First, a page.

Got sued under the ADA for inaccessibility?
Read Part 1 of this article here about recouping costs for accessibility lawsuits when others are at fault.
This article is not legal advice. This is a general opinion article and should not be relied upon for any legal situation. Always consult an attorney who specializes in accessibility for your legal issues.
There have been many, many articles about accessibility and lawsuits. There have been over 7500 of them filed in the last three years, according to a Usablenet.com report. “Avoid getting sued,” vendors scream in sponsored ads when you search on Google for anything related to W3C or accessibility.
Everyone knows getting sued is terrible. But do all the accessibility stakeholders in your organization understand at a detailed level the impact on their lives an accessibility lawsuit will have? If it were just money, it would be one thing (and the financial side of this litigation is addressed in Part 1 of this article). Unless you’ve been in the bowels of a corporate legal suit, you may not be aware of the process and how litigation can turn in to a soul, morale, and time-sucking hole that it sometimes feels like you will never escape. It is crucial for people making organizational decisions that increase the risk of potential discrimination litigation to understand how much that suit will cost, both financially and in terms of lost opportunity and product feature reprioritization impact.
Here goes: the life of the average accessibility lawsuit.
First, the plaintiffs’ lawyers generally send a demand letter to the legal department. Accessibility stakeholders will receive the first of many invites to meet with the internal legal team to discuss a response. This is the “shot across the bow” where the plaintiff's lawyers try to make a quick buck rather than have to go through the hassle of actually filing formal litigation. It’s difficult to know exactly how many cases resolve at this level with a quick payoff and a promise to be accessible in the future. The promise of future accessibility is only rarely followed up on by the plaintiffs. All of the dealings in this initial phase are always protected by confidentiality agreements.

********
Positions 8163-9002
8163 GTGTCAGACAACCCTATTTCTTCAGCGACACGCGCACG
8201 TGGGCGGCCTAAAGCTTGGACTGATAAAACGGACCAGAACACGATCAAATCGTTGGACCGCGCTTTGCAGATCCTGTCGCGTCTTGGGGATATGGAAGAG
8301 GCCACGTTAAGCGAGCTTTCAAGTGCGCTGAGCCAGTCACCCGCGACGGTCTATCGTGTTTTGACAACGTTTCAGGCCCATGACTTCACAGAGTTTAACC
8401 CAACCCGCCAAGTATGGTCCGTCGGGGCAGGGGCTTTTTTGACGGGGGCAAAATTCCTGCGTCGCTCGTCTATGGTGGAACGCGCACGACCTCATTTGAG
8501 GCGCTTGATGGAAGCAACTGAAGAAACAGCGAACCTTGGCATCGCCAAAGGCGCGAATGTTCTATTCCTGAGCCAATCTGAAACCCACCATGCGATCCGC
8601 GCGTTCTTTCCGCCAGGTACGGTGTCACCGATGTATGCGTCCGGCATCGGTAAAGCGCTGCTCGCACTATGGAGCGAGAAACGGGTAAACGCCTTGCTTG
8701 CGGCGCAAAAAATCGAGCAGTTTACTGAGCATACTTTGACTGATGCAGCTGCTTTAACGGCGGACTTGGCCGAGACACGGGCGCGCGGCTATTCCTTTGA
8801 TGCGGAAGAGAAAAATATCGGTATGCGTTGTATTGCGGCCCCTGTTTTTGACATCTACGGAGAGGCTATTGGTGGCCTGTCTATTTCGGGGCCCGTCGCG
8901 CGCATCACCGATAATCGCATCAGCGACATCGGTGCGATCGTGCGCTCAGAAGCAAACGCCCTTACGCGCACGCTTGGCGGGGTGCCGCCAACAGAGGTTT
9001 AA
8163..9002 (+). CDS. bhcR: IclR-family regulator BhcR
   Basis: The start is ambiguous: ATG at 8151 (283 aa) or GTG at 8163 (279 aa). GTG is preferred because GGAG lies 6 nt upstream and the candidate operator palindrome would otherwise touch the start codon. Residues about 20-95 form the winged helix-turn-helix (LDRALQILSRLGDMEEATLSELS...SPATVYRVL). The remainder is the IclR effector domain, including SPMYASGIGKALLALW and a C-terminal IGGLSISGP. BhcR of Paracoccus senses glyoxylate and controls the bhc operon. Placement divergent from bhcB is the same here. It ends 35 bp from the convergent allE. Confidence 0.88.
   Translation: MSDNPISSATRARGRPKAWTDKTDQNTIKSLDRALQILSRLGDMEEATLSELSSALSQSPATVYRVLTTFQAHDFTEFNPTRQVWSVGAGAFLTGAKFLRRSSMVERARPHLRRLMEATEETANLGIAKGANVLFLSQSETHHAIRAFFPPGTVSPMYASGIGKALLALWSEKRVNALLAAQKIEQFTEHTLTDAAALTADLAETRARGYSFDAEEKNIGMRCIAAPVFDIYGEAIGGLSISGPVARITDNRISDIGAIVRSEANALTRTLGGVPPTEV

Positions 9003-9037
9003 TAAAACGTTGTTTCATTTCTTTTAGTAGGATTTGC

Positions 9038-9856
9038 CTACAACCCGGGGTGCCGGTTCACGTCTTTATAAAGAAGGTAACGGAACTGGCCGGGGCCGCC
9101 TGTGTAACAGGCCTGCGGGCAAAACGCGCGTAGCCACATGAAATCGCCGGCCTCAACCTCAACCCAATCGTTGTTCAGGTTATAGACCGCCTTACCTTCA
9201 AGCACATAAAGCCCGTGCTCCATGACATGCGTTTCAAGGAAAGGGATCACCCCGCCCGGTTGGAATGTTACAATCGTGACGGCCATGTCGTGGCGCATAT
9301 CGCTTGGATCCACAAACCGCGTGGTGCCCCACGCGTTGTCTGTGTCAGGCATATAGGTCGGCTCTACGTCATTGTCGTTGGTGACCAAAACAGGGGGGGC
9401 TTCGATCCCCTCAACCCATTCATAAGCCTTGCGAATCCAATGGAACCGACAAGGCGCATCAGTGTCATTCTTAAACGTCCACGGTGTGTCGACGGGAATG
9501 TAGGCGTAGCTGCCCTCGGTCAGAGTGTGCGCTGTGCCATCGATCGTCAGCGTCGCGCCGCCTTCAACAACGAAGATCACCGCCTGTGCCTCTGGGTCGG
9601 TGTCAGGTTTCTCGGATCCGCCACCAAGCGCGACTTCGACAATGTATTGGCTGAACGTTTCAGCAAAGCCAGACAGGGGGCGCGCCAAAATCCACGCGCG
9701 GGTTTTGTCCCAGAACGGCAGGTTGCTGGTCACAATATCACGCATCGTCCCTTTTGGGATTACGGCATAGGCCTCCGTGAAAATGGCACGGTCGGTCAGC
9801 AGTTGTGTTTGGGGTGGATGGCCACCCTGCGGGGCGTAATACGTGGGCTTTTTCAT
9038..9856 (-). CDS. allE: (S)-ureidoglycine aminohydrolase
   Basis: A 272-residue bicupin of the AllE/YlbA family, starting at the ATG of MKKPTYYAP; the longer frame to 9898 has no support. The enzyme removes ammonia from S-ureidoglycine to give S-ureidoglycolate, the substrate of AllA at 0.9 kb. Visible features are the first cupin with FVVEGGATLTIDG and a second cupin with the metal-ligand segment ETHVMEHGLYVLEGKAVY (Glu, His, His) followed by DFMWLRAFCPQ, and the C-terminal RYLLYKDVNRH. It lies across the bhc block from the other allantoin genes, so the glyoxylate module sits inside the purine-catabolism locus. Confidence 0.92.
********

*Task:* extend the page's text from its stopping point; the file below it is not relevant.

Your organization gets served with the complaint. This can happen in different ways. It might go to your legal team directly, but sometimes, the plaintiffs’ legal team serves whoever is at the headquarters' reception desk. That is an intentional psychological litigation warfare tactic because it starts the rumor mill, and employees who hear about the suit may start questioning corporate values.
You need to turn your (likely very non-technical) legal team into accessibility experts, literally overnight. They can’t adequately participate in your defense if they don’t understand accessibility at a very detailed level.
Outside counsel will likely be retained. If your organization retains outside counsel that specializes in accessibility litigation, no additional training will be required. However, these individuals/firms are typically costly — Prices in the $600 to $700 per hour range are common. If your organization retains standard litigation defense counsel, then they will require the same training (at your organization’s expense, but possibly a lower per-hour cost) as your internal legal team.
Expert witnesses will likely be retained. They won’t require training, but there will be a metric bleep-ton of meetings to take both the outside counsel and the experts through the organization’s accessibility process and artifacts. These individuals/firms are also costly.
All evidence related to the lawsuit must be preserved. Once your organization has been sued, you are obligated to preserve any evidence related to the lawsuit. This includes every file, email, and all messages from tools like Slack, MS Teams, and your mobile device messaging system of choice. If you’ve run one of those “check your accessibility here for free” tools, that becomes evidence. If you include personal information in a slack channel while discussing accessibility results, too bad, that is part of the disclosure as well. Proof that evidence has been destroyed or evidence that is claimed not to exist and later uncovered is the kiss of death in these cases because it is indicative that more digging should be done. The following events will likely occur: